Sunday, July 20, 2014

"All I Love and Know"

Judith Frank is the author of Crybaby Butch, which was awarded a Lambda Literary Award in 2005. She received a BA from Hebrew University in Jerusalem, and a PhD in English literature and an MFA in creative writing from Cornell. She was the recipient of a grant from the National Endowment of the Arts and has held residencies at Yaddo and MacDowell. A professor of English at Amherst College, she lives in Massachusetts with her partner and two children.

She applied the Page 69 Test to her new novel, All I Love and Know, and reported the following:
How lucky! – page 69 of All I Love and Know is a pivotal moment of the novel! It’s the end of a chapter, for one, so ideally, it rings out. Partners Daniel Rosen and Matt Greene are in Jerusalem; Daniel’s twin brother Joel and his wife Ilana have been killed in a cafĂ© bombing, and the couple has come for the burial. They are devastated, and they are the only ones who know that in their will, the deceased parents designated Daniel the guardian of their children. In this scene, the Israeli lawyer (Assaf) discusses the will with Daniel, Daniel’s parents (Lydia and Sam), and Ilana’s parents (Malka and Yaakov) and reveals that in Israel, the decree in the will doesn’t necessarily hold – that the Israeli courts will decide who gets custody based on “the good of the child.” Malka and Yaakov, Holocaust survivors who have lost their only daughter, are horrified that the children might be taken out of Israel, not to mention raised by gay men. Daniel’s mother Lydia is stricken because she doesn’t like Matt; she thinks he’s vain and shallow. Daniel feels desperately undermined: the possibility of an Israeli court ruling in favor of a gay man seems unlikely to him, and the prospect of raising the children has been the only thing keeping him going after the loss of his brother. Everybody in the room is exhausted, grief-stricken, and stressed out.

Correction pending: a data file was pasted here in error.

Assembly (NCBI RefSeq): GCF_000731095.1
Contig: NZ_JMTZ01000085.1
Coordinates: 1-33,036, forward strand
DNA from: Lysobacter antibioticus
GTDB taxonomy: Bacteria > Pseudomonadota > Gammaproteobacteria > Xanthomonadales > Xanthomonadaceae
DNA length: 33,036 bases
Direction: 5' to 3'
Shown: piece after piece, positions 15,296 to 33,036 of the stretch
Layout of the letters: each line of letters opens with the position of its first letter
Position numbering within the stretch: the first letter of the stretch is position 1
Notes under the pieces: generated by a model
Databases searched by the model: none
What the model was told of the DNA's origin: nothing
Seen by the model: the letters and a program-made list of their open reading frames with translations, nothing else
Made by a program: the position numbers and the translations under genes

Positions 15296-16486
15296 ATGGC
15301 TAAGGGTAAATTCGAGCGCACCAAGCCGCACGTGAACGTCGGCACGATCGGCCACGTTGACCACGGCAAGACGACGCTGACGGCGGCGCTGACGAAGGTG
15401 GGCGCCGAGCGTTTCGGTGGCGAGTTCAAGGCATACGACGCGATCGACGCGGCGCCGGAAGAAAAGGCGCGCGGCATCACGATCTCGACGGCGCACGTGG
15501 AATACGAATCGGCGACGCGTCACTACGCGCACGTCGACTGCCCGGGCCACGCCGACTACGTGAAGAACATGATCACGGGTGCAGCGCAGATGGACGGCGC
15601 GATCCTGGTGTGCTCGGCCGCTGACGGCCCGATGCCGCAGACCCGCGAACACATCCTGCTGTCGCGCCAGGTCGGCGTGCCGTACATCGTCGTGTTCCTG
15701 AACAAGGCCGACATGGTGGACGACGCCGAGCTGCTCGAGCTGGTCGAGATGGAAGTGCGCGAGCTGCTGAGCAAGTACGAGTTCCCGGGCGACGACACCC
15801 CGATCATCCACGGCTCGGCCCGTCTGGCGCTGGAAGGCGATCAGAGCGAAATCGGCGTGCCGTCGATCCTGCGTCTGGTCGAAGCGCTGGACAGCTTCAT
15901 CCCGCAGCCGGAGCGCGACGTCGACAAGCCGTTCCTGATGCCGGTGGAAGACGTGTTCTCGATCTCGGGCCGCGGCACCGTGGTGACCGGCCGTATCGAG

“Daniel,” his father said.

“What are my chances?” Daniel demanded in Hebrew, ignoring his father, fixing Assaf with a cold look. He remembered something. “They’re American citizens; doesn’t that count for something?”
“Not necessarily, Daniel,” Assaf said. “You’ll still need a court order to take them out of the country.” He reached forward and clasped Daniel’s shoulder. “But don’t assume anything, either good or bad. There are many factors.”

His father gripped his elbow. “Don’t worry, son,” he said softly. “We’ll fight this.”
Daniel shook his arm free. “I don’t understand this,” he said. “The parents decided what was for the good of the children.” He felt he was about to cry, and mortified, covered his face with his hands. “Poor Joel and Ilana,” he moaned. “It’s what they wanted.”

“This is crazy,” Lydia was saying, looking to Sam for corroboration.

The lawyer crouched and tried to take them all in with his gaze. “Everybody, please be calm,” he said, first in English, then in Hebrew. “Look. We are shocked by these terrible deaths. When we recover a little bit, I know that we’ll all do our best to make sure that Gal and Noam have lives that are as safe and normal as possible.”

Normal? Daniel burst into tears.

Malka was clutching at Yaakov and asking him how Ilana could do this to them, and he was urging her, with increasing impatience, to calm down, to try to understand that the court would surely be on their side.
Visit Judith Frank's website.

--Marshal Zeringue